Thomas Bradwardine (1290-1349) also brought scientific acclaim to Oxford. An ordained cleric, Bradwardine championed mathematics as an unfairly neglected science. Believing it to be a pass key in understanding the universe, he used all of his intellectual energies in learning its laws. Prior to recent historical investigations, it was thought that John Napier (1550-1617) had been the originator of known logarithms. Hannam demonstrates that Bradwardine used logarithms in a rudimentary sense several centuries before Napier.
Bradwardine also speculated on the laws of gravity and postulated that in set conditions, objects in a vacuum would fall at the same rate. These advancements are thought to have emerged in the supposed scientific revolution of the sixteenth and seventeenth centuries. However, the achievements of Galileo and Copernicus had distinct antecedents in the figures of Richard of Wallingford and Thomas Bradwardine. Without the intellectual culture of medieval universities and the Church’s support, these discoverers could not have made their advancements. Hannam also cleverly challenges the notion of scientific development as being radically oppositional to a religiously-imbued worldview.
More than anything else, this caused the Dominican Order to try him as a heretic. Likewise, Galileo was ‘asked’ several times to recant by Pope Urban VIII. A committed devotee of astrology, Urban believed the promotion of heliocentrism to be unwise but not a real threat to the Christian understanding of the universe. It was only when Galileo insisted on publishing and avidly defending his theories that the Church took action. Forced to disavow his theories, Galileo is today thought of as a radical harbinger of rapid scientific advancement. In actuality, this point of view consists of erroneously seeing scientific history through a ‘glass darkly’.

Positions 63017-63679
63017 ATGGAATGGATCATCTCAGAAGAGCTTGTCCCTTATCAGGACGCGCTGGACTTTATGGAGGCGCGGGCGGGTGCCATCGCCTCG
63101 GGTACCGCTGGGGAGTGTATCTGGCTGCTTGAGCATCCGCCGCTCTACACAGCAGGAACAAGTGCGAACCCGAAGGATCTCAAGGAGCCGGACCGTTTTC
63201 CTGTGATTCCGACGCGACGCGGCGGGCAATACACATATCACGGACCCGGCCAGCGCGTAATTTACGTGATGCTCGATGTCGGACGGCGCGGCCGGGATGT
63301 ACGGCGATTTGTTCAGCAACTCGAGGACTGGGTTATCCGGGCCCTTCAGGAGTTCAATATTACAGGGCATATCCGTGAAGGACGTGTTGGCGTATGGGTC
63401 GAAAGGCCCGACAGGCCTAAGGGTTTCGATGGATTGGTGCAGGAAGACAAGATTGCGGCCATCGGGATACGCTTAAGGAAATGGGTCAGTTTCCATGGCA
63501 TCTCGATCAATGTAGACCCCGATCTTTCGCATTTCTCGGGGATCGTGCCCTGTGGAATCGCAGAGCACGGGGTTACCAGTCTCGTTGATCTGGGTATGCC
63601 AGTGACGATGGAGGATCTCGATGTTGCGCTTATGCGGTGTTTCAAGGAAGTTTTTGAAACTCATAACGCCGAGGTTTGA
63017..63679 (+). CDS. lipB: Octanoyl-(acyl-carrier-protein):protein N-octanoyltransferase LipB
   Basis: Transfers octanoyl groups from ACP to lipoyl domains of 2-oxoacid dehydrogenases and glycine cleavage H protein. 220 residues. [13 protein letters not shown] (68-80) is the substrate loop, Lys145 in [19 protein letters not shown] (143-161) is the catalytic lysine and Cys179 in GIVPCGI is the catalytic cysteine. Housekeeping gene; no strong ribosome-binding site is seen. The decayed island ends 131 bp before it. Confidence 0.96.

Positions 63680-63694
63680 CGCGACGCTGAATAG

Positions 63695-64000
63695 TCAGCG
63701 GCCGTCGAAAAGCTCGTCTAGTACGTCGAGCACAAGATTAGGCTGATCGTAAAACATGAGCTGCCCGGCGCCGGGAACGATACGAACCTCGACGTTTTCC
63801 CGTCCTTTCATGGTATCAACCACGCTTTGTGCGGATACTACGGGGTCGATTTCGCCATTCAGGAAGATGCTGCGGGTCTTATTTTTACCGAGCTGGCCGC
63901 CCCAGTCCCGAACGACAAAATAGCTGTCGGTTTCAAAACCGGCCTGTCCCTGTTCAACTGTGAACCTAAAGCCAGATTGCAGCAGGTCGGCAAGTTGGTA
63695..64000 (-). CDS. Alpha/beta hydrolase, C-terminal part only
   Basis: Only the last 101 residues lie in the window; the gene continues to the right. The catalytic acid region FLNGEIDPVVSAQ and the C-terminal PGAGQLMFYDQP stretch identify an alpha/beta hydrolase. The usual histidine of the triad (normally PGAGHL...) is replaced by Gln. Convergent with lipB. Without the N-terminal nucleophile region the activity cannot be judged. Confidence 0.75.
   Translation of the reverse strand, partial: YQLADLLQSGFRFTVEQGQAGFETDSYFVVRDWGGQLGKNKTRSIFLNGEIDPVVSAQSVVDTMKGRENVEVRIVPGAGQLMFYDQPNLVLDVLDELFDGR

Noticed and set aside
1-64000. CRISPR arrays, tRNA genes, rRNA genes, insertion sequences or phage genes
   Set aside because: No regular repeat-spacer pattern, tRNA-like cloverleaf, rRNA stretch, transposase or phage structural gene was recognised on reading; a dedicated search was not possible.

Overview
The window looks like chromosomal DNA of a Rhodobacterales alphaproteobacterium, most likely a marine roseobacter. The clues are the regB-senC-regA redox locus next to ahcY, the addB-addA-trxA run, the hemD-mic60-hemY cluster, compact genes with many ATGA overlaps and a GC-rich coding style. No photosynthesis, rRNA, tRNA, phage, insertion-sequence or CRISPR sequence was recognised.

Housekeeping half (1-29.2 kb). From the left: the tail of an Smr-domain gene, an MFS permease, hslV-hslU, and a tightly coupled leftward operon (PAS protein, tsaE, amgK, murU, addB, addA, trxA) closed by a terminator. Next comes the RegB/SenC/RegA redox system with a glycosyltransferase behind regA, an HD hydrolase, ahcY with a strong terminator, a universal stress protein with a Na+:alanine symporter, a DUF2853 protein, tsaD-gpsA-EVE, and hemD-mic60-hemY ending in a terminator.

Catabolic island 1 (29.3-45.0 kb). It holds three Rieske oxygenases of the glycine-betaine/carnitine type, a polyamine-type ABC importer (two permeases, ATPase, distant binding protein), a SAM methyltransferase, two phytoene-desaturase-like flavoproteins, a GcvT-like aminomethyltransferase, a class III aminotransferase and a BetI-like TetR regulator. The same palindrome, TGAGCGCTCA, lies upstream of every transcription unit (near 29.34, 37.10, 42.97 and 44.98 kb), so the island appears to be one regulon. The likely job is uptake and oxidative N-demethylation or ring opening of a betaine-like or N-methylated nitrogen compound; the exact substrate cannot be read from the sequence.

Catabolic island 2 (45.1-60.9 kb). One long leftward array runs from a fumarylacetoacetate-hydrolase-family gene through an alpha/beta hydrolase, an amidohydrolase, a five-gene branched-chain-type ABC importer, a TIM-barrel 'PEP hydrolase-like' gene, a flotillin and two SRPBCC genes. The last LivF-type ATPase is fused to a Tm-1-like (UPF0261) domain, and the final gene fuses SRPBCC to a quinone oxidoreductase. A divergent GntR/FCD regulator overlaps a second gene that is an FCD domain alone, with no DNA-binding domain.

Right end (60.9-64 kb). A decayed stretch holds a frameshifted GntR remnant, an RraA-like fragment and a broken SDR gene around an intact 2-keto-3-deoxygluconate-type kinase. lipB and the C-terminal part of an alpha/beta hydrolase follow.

What Hannam so brilliantly accomplishes in God’s Philosophers is to refute the notion of a radical break that happened in early modern intellectual culture. In culturally Protestant nations, our visions are coloured by Whig notions of history which posit human development as consisting of freedom’s expansion and rising egalitarianism. Inevitably, the Church always serves as a black-clad villain in this narrative. According to this line of thought, the Reformation laid the groundwork for free intellectual inquiry, which produced the scientific revolution.
Negating the complex history of science in the Middle Ages, this viewpoint does a disservice to those seeking to understand human development. By periodizing history for political and ideological ends, the results are skewed and minimize the importance of key figures such as Thomas Aquinas and Roger Bacon. Whether allied with medieval scholasticism or Cartesian rationalism, intellectual progression continues to mature through the ages. Religion and science are not necessarily oppositional, no matter how shrilly Richard Dawkins proclaims this to be the case.